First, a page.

(Memphis) "Typically, I get milk, eggs, bread, the staples," said Aldi shopper Janet Hall.
But these days, a full cart, often leaves an empty wallet.
"Prices are either rising or if you'll notice packages are getting smaller," said couponing expert Stephanie Nelson.
Believe it or not, Nelson said there is a way around it, "So you don't necessarily have to change where you shop, and you really don't have to change buying the type of food that you like."
Nelson, the founder of couponmom.com, calls it strategic shopping, "You just have to know how to work the program so you get the lowest prices."
First up, Nelson said follow the store flyer, "Everything on the first page of the sales flyer will be at least 50% off."
Nelson said shoppers should prepare their menus and grocery lists accordingly.
Speaking of, planning pays off.
"Not just meals, but knowing snacks, what you might have to bring to school for snacks, perhaps your kids have baseball practice and you're responsible for bringing food," Nelson adds.
The third rule, just because it's on the sticker, doesn't mean it's truly a sale.
"You're gonna learn really quickly as you start going to a store over and over again what to expect prices to be both at regular price and on sale," said Dawn Curtis of mymemphismommy.com.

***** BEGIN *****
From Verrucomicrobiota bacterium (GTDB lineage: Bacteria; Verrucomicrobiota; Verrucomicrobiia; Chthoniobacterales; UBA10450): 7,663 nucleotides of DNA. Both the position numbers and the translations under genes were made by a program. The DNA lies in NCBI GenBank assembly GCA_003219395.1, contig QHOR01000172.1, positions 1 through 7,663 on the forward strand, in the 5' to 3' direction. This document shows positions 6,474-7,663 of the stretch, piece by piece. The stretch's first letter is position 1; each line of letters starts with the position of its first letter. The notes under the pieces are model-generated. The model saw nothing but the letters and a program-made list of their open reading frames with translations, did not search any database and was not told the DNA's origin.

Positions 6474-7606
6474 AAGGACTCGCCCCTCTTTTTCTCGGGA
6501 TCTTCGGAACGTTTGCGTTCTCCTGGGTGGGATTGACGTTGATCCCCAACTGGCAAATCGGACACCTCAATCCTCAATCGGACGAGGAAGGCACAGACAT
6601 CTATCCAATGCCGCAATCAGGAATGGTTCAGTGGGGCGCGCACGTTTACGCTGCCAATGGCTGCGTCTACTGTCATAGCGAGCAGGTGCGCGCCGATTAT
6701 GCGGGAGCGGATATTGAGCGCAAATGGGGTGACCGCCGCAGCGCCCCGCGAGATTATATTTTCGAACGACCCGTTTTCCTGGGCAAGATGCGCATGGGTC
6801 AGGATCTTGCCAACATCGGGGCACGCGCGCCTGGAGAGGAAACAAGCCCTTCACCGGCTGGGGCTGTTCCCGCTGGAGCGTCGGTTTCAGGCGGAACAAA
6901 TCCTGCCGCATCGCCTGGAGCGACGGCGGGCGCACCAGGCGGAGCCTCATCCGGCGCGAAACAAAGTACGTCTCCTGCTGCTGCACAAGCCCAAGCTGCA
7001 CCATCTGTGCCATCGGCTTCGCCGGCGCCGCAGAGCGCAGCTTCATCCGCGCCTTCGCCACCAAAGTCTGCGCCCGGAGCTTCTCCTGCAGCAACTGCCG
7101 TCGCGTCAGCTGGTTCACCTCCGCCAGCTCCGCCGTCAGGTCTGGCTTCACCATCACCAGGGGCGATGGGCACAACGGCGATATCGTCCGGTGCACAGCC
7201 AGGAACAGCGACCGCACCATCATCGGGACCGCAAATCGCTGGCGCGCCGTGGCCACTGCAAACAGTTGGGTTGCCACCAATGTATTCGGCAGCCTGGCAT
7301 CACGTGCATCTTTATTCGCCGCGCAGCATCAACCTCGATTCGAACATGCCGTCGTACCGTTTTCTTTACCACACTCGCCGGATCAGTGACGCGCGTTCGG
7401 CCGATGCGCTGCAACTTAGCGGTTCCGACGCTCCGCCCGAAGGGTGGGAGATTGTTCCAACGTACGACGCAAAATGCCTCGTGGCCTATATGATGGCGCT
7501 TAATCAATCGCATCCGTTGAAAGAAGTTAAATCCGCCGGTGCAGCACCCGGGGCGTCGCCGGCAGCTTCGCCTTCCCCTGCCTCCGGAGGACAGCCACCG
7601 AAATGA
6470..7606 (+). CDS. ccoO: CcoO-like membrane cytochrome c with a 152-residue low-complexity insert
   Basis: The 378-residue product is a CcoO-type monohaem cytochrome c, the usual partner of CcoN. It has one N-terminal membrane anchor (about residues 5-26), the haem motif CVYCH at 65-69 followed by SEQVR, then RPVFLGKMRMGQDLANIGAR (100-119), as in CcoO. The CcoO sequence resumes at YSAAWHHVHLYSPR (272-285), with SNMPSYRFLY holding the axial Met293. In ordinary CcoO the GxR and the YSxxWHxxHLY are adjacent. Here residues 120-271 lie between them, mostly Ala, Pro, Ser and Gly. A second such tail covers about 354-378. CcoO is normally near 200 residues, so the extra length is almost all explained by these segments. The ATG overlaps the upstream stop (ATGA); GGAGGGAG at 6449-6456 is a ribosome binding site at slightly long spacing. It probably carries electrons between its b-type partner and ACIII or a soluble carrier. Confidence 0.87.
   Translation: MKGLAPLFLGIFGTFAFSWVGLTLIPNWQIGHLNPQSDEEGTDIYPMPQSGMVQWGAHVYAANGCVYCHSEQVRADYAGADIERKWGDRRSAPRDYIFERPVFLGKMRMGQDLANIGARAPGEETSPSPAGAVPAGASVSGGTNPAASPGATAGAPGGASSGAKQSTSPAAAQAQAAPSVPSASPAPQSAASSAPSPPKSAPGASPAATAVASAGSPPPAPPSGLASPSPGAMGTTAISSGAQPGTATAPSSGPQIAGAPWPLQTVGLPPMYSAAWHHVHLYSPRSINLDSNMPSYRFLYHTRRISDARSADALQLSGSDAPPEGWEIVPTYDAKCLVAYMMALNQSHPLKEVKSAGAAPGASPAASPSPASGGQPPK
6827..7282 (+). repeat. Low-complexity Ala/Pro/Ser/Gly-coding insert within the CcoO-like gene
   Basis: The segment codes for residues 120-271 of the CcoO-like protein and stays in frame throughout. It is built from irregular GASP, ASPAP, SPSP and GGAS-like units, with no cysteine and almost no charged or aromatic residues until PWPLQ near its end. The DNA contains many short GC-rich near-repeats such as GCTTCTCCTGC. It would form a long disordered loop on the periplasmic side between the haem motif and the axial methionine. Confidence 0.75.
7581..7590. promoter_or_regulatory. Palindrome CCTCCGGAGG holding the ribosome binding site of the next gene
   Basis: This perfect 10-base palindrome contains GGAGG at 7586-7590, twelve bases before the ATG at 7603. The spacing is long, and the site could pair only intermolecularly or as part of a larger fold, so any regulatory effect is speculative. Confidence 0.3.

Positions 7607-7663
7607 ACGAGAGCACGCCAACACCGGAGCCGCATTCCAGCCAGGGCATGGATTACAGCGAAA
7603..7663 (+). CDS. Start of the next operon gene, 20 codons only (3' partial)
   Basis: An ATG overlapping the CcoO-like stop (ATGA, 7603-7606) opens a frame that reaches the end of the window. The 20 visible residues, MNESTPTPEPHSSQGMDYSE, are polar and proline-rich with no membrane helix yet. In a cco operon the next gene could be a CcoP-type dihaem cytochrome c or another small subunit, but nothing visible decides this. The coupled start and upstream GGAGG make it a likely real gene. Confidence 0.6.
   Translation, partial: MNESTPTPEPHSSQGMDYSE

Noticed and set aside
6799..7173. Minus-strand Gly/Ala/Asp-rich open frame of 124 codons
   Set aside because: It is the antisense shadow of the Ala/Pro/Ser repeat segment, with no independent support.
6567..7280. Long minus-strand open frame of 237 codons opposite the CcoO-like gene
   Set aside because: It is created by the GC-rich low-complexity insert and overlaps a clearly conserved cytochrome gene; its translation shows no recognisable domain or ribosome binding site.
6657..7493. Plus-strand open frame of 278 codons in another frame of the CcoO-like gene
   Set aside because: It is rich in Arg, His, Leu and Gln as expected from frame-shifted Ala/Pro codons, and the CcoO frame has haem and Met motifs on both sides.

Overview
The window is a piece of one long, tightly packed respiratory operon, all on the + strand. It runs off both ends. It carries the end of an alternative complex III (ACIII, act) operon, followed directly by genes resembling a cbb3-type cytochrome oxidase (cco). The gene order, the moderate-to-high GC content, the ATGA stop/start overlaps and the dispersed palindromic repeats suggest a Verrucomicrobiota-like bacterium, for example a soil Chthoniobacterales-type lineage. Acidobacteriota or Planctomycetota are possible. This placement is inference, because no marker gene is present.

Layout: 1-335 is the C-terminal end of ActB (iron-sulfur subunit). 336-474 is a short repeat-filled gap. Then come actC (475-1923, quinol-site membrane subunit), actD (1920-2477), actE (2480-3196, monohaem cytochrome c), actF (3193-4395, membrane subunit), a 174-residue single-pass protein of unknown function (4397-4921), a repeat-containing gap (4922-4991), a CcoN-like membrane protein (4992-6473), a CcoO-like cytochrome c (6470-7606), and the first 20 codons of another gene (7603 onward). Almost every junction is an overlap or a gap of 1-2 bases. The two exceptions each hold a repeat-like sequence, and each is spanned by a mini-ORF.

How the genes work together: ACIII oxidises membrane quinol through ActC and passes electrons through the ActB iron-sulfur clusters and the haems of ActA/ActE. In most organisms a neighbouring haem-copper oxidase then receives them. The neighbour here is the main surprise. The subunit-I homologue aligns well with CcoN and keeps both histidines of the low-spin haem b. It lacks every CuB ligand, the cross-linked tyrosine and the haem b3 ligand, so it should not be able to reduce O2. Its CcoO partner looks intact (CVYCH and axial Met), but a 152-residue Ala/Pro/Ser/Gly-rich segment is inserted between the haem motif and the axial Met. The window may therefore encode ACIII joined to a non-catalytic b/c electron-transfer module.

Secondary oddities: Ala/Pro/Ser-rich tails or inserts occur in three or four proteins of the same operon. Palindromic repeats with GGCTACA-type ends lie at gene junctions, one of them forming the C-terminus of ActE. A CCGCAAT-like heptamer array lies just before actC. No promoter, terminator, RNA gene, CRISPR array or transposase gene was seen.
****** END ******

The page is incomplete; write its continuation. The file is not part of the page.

She said grocery store prices run in cycles that change about every 12 weeks, "When you learn the rotation, then you can start preparing."
Shoppers can even keep a price book to jot down what they see on a weekly basis.
That way, you know when a product is really at its lowest price.
Another tip, stock up on freebies.
"You should never pay for toothpaste, toothbrushes, dental floss and believe it or not, even razors," Nelson said.
She notes that combining a store sale with a coupon will often get you personal care products for free, "That saves money so that you can spend on the things that are harder to get savings on."
Some examples are meat, dairy and produce, for which you can always search for manager's specials and clearance items.
Curtis said if you really want to stretch your dollar, it's critical to understand store policies, "Knowing your store policies, what they'll allow and knowing if your stores have reward cards."
Nelson told us another way to avoid wasting money is to live by the five-minute rule!
She said if it takes you five minutes or less to prepare an item rather than buying it pre-packaged, it's worth the money to do the work, "Buy it in its most basic form, so in other words, buy the head of lettuce rather than buying bagged lettuce."
Finally, she told us cash is king, "If you go into a store and you say, I have no dollars, cash, you will make choices."
Some stores also offer special savings on their websites, so check from time to time to see when you can snag a deal.
Others will even email you unadvertised deals, so sign up for alerts.
Don't forget to friend your favorite brands on Facebook.
That's where companies often post coupons and rebates.